Those who are feeling that the enormity of the loss is greater than what they can cope with are encouraged to consider more formal sources of help. This may include services provided by groups such as the Lower Mainland Grief and Loss Recovery program, the BC Bereavement Hotline, and the Vancouver Crisis Line. It may also include grief counselling, which can aid in cases of complicated grief, and the treatment of post traumatic stress disorder (PTSD) which presents as an acute response to grieving and disrupted adjustment in the months following a traumatic loss.

For those supporting the bereaved (family, friends, co-workers, teachers):

Losing a loved one to a sudden tragic event is traumatic and shocking. It’s helpful to allow those who turn to you for support to speak their feelings and thoughts freely, and tell their story of loss as it unfolds for them. Try not to hold expectations for the bereaved to “get over” their loss. There is no deadline for grief, and many will find their rhythm as they mourn and function through their daily lives. The period of mourning and the intensity of grief are subject to many factors that include the age of the deceased, the relationship to the survivor, and even the way the news of the event and the loss of life was presented.

This plane crash brings with it a feeling of shared grief with the hundreds of families who lost a loved one. There can be solace in knowing one’s own pain is shared by others. But it also brings a sense of unreality to the experience, the potential for complicated feelings arising from the lost sense of safety, and the pain of injustice. Anger and outrage may surface as more information emerges from the scene of the crash. As families attempt to come to terms with their loss, the information they receive may be difficult to process amid the emotional turmoil. Many will need to take information in smaller doses, even as they strive desperately for answers to why and how this could have happened.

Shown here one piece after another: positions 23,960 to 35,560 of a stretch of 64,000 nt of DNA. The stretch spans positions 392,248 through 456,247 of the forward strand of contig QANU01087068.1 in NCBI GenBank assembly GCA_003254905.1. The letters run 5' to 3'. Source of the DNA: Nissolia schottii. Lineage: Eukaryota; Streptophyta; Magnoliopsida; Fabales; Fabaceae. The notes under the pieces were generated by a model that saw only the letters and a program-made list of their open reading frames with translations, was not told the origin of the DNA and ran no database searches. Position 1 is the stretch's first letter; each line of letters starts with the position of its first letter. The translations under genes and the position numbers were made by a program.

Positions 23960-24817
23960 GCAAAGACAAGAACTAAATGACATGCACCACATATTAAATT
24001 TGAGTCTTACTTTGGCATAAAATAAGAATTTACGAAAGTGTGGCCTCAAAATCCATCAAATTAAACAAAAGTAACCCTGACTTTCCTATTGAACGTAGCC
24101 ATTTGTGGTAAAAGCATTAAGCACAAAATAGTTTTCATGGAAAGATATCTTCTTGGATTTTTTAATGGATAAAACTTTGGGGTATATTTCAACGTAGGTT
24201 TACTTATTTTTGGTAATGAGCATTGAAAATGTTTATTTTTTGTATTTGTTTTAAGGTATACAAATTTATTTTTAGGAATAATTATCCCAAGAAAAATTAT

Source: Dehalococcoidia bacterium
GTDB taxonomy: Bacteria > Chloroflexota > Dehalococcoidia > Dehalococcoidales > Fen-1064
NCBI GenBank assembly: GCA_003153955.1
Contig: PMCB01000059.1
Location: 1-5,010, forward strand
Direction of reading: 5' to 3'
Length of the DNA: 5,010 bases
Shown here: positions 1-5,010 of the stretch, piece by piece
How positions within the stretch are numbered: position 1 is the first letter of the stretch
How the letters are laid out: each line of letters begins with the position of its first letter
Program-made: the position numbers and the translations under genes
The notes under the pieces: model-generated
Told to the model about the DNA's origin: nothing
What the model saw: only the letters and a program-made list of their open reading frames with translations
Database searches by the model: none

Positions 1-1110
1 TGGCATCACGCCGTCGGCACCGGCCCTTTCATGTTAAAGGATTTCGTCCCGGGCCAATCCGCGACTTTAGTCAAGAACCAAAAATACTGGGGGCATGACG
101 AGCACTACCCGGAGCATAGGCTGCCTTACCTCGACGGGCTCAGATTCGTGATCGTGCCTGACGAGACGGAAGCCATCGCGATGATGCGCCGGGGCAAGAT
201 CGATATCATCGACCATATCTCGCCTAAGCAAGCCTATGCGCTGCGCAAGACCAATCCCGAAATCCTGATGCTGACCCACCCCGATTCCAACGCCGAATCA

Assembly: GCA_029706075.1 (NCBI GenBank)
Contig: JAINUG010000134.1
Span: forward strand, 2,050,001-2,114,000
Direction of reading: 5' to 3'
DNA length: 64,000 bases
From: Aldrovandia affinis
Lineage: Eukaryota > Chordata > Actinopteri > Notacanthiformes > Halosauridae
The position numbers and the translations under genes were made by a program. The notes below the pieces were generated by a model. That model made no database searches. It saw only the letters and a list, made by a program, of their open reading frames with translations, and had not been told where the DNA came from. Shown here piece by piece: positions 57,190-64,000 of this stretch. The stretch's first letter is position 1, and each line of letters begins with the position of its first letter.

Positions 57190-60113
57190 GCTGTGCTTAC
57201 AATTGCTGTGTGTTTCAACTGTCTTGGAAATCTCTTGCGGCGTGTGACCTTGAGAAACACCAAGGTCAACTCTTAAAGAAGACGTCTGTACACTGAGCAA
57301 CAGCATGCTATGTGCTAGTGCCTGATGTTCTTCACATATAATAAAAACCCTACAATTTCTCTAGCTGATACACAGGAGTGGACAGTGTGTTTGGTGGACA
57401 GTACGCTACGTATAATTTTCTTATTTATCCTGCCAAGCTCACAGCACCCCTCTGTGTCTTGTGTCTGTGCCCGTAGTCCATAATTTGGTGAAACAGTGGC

Patience, understanding, comforting words, and helpful offers of practical and emotional support are all necessary to aiding the bereaved to begin their difficult journey through mourning and recovery. Resilience is helped by tolerance for the other’s pain as it is expressed verbally, physically, and through actions that may, for a period of time, resemble a withdrawal from normal activities and routines. Encouraging the bereaved to take life one step at time is helpful. Sharing your own experience of loss and recovery may also prove supportive and inspire hope that life will, once again, be lived with joy.

With time the grieving person experiences a change in the intensity of the pain, and the frequency of “grief bursts” – moments of great emotional upheaval at the sudden realization that person is really gone, and not coming back. Birthdays, anniversaries, and seasonal changes all mark the passing. Each date on the calendar also marks another day of adjustment to life after the loss. The bereaved walk a path that is their own, but one that is made brighter and less daunting with the compassionate support of others.